"Reconciliation and Penance"
Penance Service tonight, 7:30 p.m., SAA Church.
Here are some excerpts from Pope John Paul II's beautiful apostolic exhortation, "Reconciliation and Penance" (1984), # 29-31:
"In the fullness of time the Son of God, coming as the lamb who takes away and bears upon himself the sin of the world appears as the one who has the power both to judge and to forgive sins, and who has come not to condemn but to forgive and save.
Now this power to 'forgive sins' Jesus confers through the Holy Spirit upon ordinary men, themselves subject to the snare of sin, namely his apostles: "Receive the Holy Spirit. Whose sins you shall forgive, they are forgiven; whose sins you shall retain, they are retained" (John 20:22-23). This is one of the most awe-inspiring innovations of the Gospel! He confers this power on the apostles also as something which they can transmit-as the church has understood it from the beginning-to their successors, charged by the same apostles with the mission and responsibility of continuing their work as proclaimers of the Gospel and ministers of Christ's redemptive work.
Here there is seen in all its grandeur the figure of the minister of the sacrament of penance who by very ancient custom is called the confessor.
Just as at the altar where he celebrates the eucharist and just as in each one of the sacraments, so the priest, as the minister of penance, acts 'in persona Christi' The Christ whom he makes present and who accomplishes the mystery of the forgiveness of sins is the Christ who appears as the brother of man, the merciful high priest, faithful and compassionate, the shepherd intent on finding the lost sheep, the physician who heals and comforts, the one master who teaches the truth and reveals the ways of God, the judge of the living and the dead, who judges according to the truth and not according to appearances...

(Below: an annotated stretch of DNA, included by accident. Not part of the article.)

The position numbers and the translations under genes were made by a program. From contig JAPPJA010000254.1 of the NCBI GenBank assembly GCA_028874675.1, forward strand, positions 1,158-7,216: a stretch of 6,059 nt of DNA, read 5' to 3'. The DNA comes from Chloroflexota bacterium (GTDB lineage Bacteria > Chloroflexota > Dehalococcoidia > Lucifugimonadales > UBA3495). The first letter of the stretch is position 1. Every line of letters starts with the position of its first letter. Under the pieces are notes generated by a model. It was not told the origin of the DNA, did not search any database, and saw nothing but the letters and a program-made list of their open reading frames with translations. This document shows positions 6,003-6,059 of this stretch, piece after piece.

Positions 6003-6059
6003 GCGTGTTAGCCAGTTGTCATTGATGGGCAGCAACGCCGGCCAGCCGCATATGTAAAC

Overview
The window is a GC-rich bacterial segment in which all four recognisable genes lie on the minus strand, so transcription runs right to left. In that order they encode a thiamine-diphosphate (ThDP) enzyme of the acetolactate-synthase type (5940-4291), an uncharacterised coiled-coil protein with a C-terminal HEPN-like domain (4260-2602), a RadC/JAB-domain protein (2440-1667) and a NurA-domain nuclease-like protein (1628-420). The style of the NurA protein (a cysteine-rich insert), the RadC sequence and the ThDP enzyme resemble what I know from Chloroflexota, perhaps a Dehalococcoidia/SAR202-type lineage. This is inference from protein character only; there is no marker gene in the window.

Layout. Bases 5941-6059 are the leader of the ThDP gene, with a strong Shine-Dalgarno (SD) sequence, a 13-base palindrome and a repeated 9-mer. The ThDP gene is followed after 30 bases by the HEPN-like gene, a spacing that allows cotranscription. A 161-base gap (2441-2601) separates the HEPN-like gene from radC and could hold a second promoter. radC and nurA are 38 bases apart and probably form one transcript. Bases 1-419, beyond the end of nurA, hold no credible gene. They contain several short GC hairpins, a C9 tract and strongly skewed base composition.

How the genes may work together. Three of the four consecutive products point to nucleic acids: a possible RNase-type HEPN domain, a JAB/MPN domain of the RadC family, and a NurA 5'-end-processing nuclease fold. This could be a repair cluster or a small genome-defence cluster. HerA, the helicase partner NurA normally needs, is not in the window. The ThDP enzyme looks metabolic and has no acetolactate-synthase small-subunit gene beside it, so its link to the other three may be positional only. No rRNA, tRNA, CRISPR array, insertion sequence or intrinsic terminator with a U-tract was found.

The truths mentioned above, powerfully and clearly confirmed by the synod and contained in the propositions, can be summarized in the following convictions of faith, to which are connected all the other affirmations of the Catholic doctrine on the sacrament of penance.
The first conviction is that for a Christian the sacrament of penance is the primary way of obtaining forgiveness and the remission of serious sin committed after baptism. Certainly the Savior and his salvific action are not so bound to a sacramental sign as to be unable in any period or area of the history of salvation to work outside and above the sacraments. But in the school of faith we learn that the same Savior desired and provided that the simple and precious sacraments of faith would ordinarily be the effective means through which his redemptive power passes and operates.
It would therefore be foolish, as well as presumptuous, to wish arbitrarily to disregard the means of grace and salvation which the Lord has provided and, in the specific case, to claim to receive forgiveness while doing without the sacrament which was instituted by Christ precisely for forgiveness. The renewal of the rites carried out after the council does not sanction any illusion or alteration in this direction. According to the church's intention, it was and is meant to stir up in each one of us a new impulse toward the renewal of our interior attitude; toward a deeper understanding of the nature of the sacrament of penance; toward a reception of the sacrament which is more filled with faith, not anxious but trusting; toward a more frequent celebration of the sacrament which is seen to be completely filled with the Lord's merciful love."